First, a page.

“Laughter is brightest in the place where the food is.” – Irish proverb
How to Shop Within a Budget
The average household does not have a lot of extra income kicking around. For most, that means budgets – bills, groceries, transportation, personal use items, gas etc … Living pay check to pay check is the new normal for many urban dwellers, so learning to stretch our resources is a necessary skill to learn.
But this state of affairs does not need to be all doom and gloom. Learning a few tricks to grocery shopping can save you loads of money. Eating a well-balanced diet is essential for maintaining good health, so buying good food is a necessity.
Being organized in the kitchen is a great place to start. If possible, it is easier on your grocery budget to do one big shop once per week. This requires planning. Decide what day will be your grocery day and stick to it. Choose a day that fits best with your schedule and give yourself plenty of time to clean out the fridge and sort your food properly when you get home.
Start by taking a look in the pantry, freezer, fridge and cupboards to see what you can use in your meal planning for the week. Then think about some of the meals (or all of them) that you would like to make. Better yet – write them down!
Make a grocery list of items that you need for your meals for that week only. Need help? Try this easy grocery list app for your smart phone: Buy Me a Pie! is free and provides tips and help to organize your grocery list.
Be sure to include all beverages and snacks as well. Sometimes, this skill and assessment of what you actually need and use takes a few weeks to figure out. But most people understand their family’s eating patterns well. This may be a big transition to some who buy groceries more than once per week.
Set a budget for the week and be prepared to improvise if a food item is not available or too costly.
At the Supermarket
Always start in the fresh produce section at your favourite place to buy fruits and vegetables. Learn to stop and look at the colourful array of nature’s best before you. Most foodies feel a rush of adrenaline in this section. Your mind will explode with great ideas for meals.
Be prepared to buy more veggies and fruit than other items since these foods add greater value to your health than packaged or dry goods.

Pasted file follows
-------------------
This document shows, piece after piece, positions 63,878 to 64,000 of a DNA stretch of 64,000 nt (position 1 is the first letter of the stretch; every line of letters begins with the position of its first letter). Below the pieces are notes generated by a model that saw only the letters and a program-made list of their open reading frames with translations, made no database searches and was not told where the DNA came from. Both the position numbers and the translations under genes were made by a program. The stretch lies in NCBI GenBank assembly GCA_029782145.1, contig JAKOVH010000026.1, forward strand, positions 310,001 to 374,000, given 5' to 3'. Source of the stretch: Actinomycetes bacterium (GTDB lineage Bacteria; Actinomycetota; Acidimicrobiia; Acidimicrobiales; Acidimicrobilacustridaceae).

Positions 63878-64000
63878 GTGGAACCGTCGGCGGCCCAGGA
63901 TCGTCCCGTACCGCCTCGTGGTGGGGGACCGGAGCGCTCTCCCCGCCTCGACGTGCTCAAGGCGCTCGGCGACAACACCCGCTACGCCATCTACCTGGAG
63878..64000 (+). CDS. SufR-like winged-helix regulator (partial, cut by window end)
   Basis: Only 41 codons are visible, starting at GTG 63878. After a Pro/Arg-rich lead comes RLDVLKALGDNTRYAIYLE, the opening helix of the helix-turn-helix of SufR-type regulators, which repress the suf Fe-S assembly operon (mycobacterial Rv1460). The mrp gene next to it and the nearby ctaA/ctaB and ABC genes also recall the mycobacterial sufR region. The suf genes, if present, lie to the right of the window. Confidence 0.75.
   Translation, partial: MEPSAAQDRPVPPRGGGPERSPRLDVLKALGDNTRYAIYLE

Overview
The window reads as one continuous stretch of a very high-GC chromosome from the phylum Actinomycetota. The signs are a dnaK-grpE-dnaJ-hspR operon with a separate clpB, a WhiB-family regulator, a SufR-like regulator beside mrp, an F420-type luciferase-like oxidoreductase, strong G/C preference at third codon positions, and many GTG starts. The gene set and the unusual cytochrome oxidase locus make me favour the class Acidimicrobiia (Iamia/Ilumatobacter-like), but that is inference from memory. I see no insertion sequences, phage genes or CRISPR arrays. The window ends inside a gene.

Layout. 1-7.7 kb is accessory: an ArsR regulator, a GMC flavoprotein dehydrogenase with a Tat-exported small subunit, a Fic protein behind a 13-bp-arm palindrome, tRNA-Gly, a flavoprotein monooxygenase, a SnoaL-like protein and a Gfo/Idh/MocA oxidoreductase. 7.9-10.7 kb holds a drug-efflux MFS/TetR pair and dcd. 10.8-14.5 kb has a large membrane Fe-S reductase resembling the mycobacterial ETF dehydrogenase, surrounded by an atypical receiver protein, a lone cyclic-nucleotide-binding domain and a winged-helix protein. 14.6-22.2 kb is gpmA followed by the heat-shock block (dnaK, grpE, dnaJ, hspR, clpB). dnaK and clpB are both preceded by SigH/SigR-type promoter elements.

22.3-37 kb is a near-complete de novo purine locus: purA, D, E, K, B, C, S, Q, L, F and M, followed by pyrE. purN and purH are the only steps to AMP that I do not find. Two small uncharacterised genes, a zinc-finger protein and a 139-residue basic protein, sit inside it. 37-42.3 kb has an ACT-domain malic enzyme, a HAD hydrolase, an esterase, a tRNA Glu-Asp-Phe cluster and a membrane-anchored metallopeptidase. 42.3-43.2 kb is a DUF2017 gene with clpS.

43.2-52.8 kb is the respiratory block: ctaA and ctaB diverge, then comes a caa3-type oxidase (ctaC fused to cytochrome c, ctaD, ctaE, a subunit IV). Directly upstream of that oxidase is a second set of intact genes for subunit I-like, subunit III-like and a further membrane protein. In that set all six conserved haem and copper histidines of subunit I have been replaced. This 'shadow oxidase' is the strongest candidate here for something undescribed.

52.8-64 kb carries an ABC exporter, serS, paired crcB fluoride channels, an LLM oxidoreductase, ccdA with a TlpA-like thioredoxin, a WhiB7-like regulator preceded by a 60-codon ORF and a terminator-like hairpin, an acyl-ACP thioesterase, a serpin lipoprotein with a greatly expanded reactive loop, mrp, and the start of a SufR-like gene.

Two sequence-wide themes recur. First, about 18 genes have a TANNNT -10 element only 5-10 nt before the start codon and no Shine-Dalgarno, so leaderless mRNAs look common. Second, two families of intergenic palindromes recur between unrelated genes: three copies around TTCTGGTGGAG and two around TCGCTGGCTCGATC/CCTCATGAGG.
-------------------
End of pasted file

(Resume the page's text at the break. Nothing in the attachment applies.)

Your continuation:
Purchase produce that’s in season whenever possible. These foods are often lower in price and fresher.
Since you’re only shopping for food for the week ahead, it is best to select fresh meat (not frozen or canned) that does not have an early expiry date. Keep in mind however, that uncooked meat should not stay in the fridge for more then 5 days. So plan to either freeze some of it, or prepare non-meat dishes in the latter part of the week.
Look for larger quantities of meat that you can separate into more than one meal. This is often more economical. Check out local butchers whenever possible since often prices are better (you’re not paying for packaging) and the meat may be fresher.
Freshly baked bread is usually less expensive then packaged (sliced) breads and often free of preservatives. Look for breads that freeze well as it keeps fresher longer when thawed. Hint: you may wish to slice your bread before freezing it then thaw what you will need for each meal.
Store brands, or generic labels, are usually comparable in ingredients to name brands. Be careful that the store brand is not more expensive than the name brand however.
Don’t skimp on beverages, eggs or treats. That’s right – you did read ‘treats’. Think about it.. if your family has snack items and treats available at home, they are less likely to go to the local pizza shop when they want a treat!
Finally, start collecting coupons. You will be amazed at how much you can save when you start cashing them in. Browse the flyers (and the internet) before you head out to buy groceries and keep your coupons next to your cash. Stay organized.
You might also consider buying groceries at more than one supermarket. Often times, local markets or Asian food stores have better prices (and fresher quality) than chain grocers. I can share with you personally that we have cut our grocery bill by at least 20% since shopping at the local Asian food store for our fresh produce. Don’t be afraid to try something new – your taste buds will be pleasantly surprised.
Getting Your Groceries Home and Put Away
Be prepared with extra freezer bags so you can separate larger quantities of meats into meal-appropriate sizes.
Place your vegetables in the crisper neatly and visibly so you can see them. If you buy fresh herbs, take them out of the packages and into a tall cup partly filled with water before placing them in the fridge. This method helps keep your herbs fresh longer.
Organize food items for each larger meal when possible. Large freezer bags come in handy to separate items you will need for your meals. For busy professionals, cooking a meal after a long day at work should be kept as simple as possible.
Prepare salads, sauces and stews ahead of time (how about on grocery day?) in large quantities for side dishes and additions to the meals you’re planning for the week. You will be amazed how much time and effort this saves.
Want more food for thought? Check out advice from a celebrity chef. Share your grocery shopping secrets with us here at Foodies Galore.
Love your food – love your health.